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I am running my shell script on machineA which copies the files from machineB and machineC to machineA.

If the file is not there in machineB, then it should be there in machineC for sure. So I will try to copy from machineB first, if it is not there in machineB then I will go to machineC to copy the same files.

In machineB and machineC there will be a folder like this YYYYMMDD inside this folder -

/data/pe_t1_snapshot

So whatever date is the latest date in this format YYYYMMDD inside the above folder - I will pick that folder as the full path from where I need to start copying the files -

so suppose if this is the latest date folder 20140317 inside /data/pe_t1_snapshot then this will be the full path for me -

/data/pe_t1_snapshot/20140317

from where I need to start copying the files in machineB and machineC. I need to copy around 400 files in machineA from machineB and machineC and each file size is 1.5 GB.

Currently I have my below shell script which works fine as I am using scp over rsync but somehow it takes 5 hours to copy the 400 files in machineA which is too long for me I guess. :(

Below is my shell script -

#!/bin/bash

readonly PRIMARY=/export/home/david/dist/primary
readonly SECONDARY=/export/home/david/dist/secondary
readonly FILERS_LOCATION=(machineB machineC)
readonly MEMORY_MAPPED_LOCATION=/data/pe_t1_snapshot
PRIMARY_PARTITION=(0 3 5 7 9)
SECONDARY_PARTITION=(1 2 4 6 8)

dir1=$(ssh -o "StrictHostKeyChecking no" david@${FILERS_LOCATION[0]} ls -dt1 "$MEMORY_MAPPED_LOCATION"/[0-9][0-9][0-9][0-9][0-9][0-9][0-9][0-9] | head -n1)
dir2=$(ssh -o "StrictHostKeyChecking no" david@${FILERS_LOCATION[1]} ls -dt1 "$MEMORY_MAPPED_LOCATION"/[0-9][0-9][0-9][0-9][0-9][0-9][0-9][0-9] | head -n1)

echo $dir1
echo $dir2

if [ "$dir1" = "$dir2" ]
then
    # delete all the files first
    rm -rf $PRIMARY/*
    # below for-loop copies one file at a time in PRIMARY folder
    for el in "${PRIMARY_PARTITION[@]}"
    do
        scp david@${FILERS_LOCATION[0]}:$dir1/t1_weekly_1680_"$el"_200003_5.data $PRIMARY/. || scp david@${FILERS_LOCATION[1]}:$dir2/t1_weekly_1680_"$el"_200003_5.data $PRIMARY/.
    done
    # delete all the files first
    rm -rf $SECONDARY/*
    # below for-loop copies one file at a time in SECONDARY folder
    for sl in "${SECONDARY_PARTITION[@]}"
    do
        scp david@${FILERS_LOCATION[0]}:$dir1/t1_weekly_1680_"$sl"_200003_5.data $SECONDARY/. || scp david@${FILERS_LOCATION[1]}:$dir2/t1_weekly_1680_"$sl"_200003_5.data $SECONDARY/.
    done
fi

I am copying PRIMARY_PARTITION files in PRIMARY folder and SECONDARY_PARTITION files in SECONDARY folder in machineA.

Now my question is - how would I use rsync here instead of scp(ing) the files? As I have read that rsync is much faster than scp(ing) the files. I would like to have same logic as I have in my shell script in rsync. I have never worked with rsync before so having some issue.

Can anyone provide an example?

Given my use case does rsync will be faster as compare to scp? And if not what other options I can try out to speed up the file transfer?

UPDATE:-

To clarify terdon question -

In the question I am only showing 10 files just for example -

PRIMARY_PARTITION=(0 3 5 7 9)
SECONDARY_PARTITION=(1 2 4 6 8)

In general in PRIMARY_PARTITION array, I will around 150 file numbers and then in SECONDARY_PARTITION I will have another 200 files numbers.

Now what I need to do is whatever file number I have in PRIMARY_PARTITION, I need to go and find out those files in the machineB directory, if the files is already there, then copy it to PRIMARY folder in machineA but if the file is not there in machineB then it should be there in machineC so go and copy the files from machineC now and put it in PRIMARY folder in machineA.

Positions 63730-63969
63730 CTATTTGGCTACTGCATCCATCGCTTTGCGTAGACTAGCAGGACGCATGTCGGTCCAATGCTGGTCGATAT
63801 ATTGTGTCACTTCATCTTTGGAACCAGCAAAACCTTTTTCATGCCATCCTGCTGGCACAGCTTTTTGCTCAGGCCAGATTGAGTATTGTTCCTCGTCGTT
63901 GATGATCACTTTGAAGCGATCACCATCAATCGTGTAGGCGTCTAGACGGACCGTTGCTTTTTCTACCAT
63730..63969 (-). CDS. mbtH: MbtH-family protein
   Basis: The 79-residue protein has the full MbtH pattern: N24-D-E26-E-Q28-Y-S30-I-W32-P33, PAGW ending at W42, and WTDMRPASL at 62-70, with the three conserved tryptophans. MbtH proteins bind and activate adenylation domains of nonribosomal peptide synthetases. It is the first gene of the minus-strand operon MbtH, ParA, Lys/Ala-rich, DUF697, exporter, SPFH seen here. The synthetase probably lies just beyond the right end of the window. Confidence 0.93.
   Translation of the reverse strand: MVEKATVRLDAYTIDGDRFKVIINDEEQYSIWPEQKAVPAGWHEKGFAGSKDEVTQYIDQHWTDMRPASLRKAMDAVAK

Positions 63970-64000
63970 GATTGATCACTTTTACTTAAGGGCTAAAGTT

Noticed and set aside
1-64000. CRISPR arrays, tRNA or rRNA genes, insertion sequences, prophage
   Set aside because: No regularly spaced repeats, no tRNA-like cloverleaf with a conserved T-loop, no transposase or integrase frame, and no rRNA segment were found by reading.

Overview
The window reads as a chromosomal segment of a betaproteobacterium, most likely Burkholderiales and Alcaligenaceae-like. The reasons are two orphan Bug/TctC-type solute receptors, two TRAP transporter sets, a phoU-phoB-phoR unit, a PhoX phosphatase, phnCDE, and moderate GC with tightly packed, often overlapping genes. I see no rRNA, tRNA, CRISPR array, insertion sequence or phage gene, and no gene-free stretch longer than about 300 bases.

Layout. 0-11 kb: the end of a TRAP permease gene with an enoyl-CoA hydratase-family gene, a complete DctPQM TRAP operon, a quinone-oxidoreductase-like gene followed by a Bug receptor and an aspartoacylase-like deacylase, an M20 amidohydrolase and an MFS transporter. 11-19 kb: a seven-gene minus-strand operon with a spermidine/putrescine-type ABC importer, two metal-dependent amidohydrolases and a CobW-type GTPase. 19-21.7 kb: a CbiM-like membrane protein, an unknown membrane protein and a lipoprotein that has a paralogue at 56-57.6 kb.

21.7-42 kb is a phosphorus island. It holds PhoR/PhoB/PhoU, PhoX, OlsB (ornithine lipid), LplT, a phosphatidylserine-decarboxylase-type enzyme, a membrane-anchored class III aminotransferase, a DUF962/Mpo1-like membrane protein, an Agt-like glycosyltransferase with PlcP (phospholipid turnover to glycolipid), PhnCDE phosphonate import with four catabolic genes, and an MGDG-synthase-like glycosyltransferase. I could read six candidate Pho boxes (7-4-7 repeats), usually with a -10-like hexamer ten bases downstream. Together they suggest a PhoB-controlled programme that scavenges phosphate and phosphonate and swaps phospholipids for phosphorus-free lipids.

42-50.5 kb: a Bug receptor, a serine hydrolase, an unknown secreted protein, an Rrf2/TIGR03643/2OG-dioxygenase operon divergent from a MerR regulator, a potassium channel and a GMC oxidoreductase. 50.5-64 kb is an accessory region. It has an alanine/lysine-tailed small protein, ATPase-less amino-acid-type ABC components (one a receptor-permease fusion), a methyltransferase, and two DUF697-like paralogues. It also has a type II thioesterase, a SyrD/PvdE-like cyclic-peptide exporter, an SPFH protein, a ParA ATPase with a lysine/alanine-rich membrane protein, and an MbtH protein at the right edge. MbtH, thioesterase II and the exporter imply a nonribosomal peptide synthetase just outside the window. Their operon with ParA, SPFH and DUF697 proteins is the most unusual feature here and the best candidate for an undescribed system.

Similarly I need to do same thing for SECONDARY_PARTITION, I will go and find out those files in machineB directory, if it is there copy it in machineA secondary directory but if it is not there in machineB, then it should be there in machineC so copy it from machineC and put it in machineA secondary directory.

So all the file numbers we have is in - PRIMARY_PARTITION and SECONDARY_PARTITION.

In general I will have PRIMARY_PARTITION and SECONDARY_PARTITION like this -

PRIMARY_PARTITION=(0 548 272 4 544 276 8 556 280 12 552 284 16 256 564 20 260 560 24 264 572 28 268 568 516 304 32 512 308 36 524 312 40 520 316 44 288 532 48 292 528 52 296 540 56 300 536 60 68 608 340 64 336 76 348 72 344 84 324 80 320 92 332 88 328 576 372 100 580 368 96 584 380 108 588 376 104 356 592 116 352 596 112 364 600 124 360 604 120 136 408 140 412 128 400 132 404 152 392 156 396 144 384 148 388 440 168 444 172 432 160 436 164 424 184 428 188 416 176 420 180 204 476 200 472 196 468 192 464 220 460 216 456 212 452 208 448 508 236 504 232 500 228 496 224 492 252 488 248 484 244 480 240)

SECONDARY_PARTITION=(1101 1374 1641 1371 1647 1098 1635 1365 1095 1638 1089 1362 1659 1359 1119 1113 1662 1353 1350 1650 1110 1347 1653 1107 1134 1407 1611 1401 1131 1614 1602 1125 1398 1122 1605 1395 1389 1149 1626 1629 1146 1386 1617 1143 1383 1377 1623 1137 1305 1581 1578 1311 1299 1575 1302 1569 1599 1290 1593 1293 1590 1281 1587 1287 1551 1338 1341 1545 1071 1329 1542 1335 1539 1083 1566 1323 1086 1563 1326 1557 1074 1314 1317 1077 1554 1221 1494 1491 1218 1503 1230 1227 1497 1479 1239 1233 1473 1245 1485 1482 1242 1254 1527 1251 1521 1263 1533 1530 1257 1509 1269 1266 1506 1278 1518 1275 1515 1155 1425 1431 1158 1434 1161 1167 1437 1410 1170 1173 1413 1419 1179 1422 1182 1671 1458 1185 1665 1191 1461 1677 1194 1467 1470 1197 1674 1203 1443 1206 1446 1449 1209 1215 1455)

Another Update:-

After removing 2>/dev/null, I ran the script again but I got the below error -

ssh: Could not resolve hostname machineB : Name or service not known rsync: connection unexpectedly closed (0 bytes received so far) [Receiver] rsync error: unexplained error (code 255) at io.c(605) [Receiver=3.0.9] ssh: Could not resolve hostname machineC : Name or service not known rsync: connection unexpectedly closed (0 bytes received so far) [Receiver] rsync error: unexplained error (code 255) at io.c(605) [Receiver=3.0.9] ssh: Could not resolve hostname machineB : Name or service not known rsync: connection unexpectedly closed (0 bytes received so far) [Receiver] rsync error: unexplained error (code 255) at io.c(605) [Receiver=3.0.9] ssh: Could not resolve hostname machineC : Name or service not known rsync: connection unexpectedly closed (0 bytes received so far) [Receiver] rsync error: unexplained error (code 255) at io.c(605) [Receiver=3.0.9]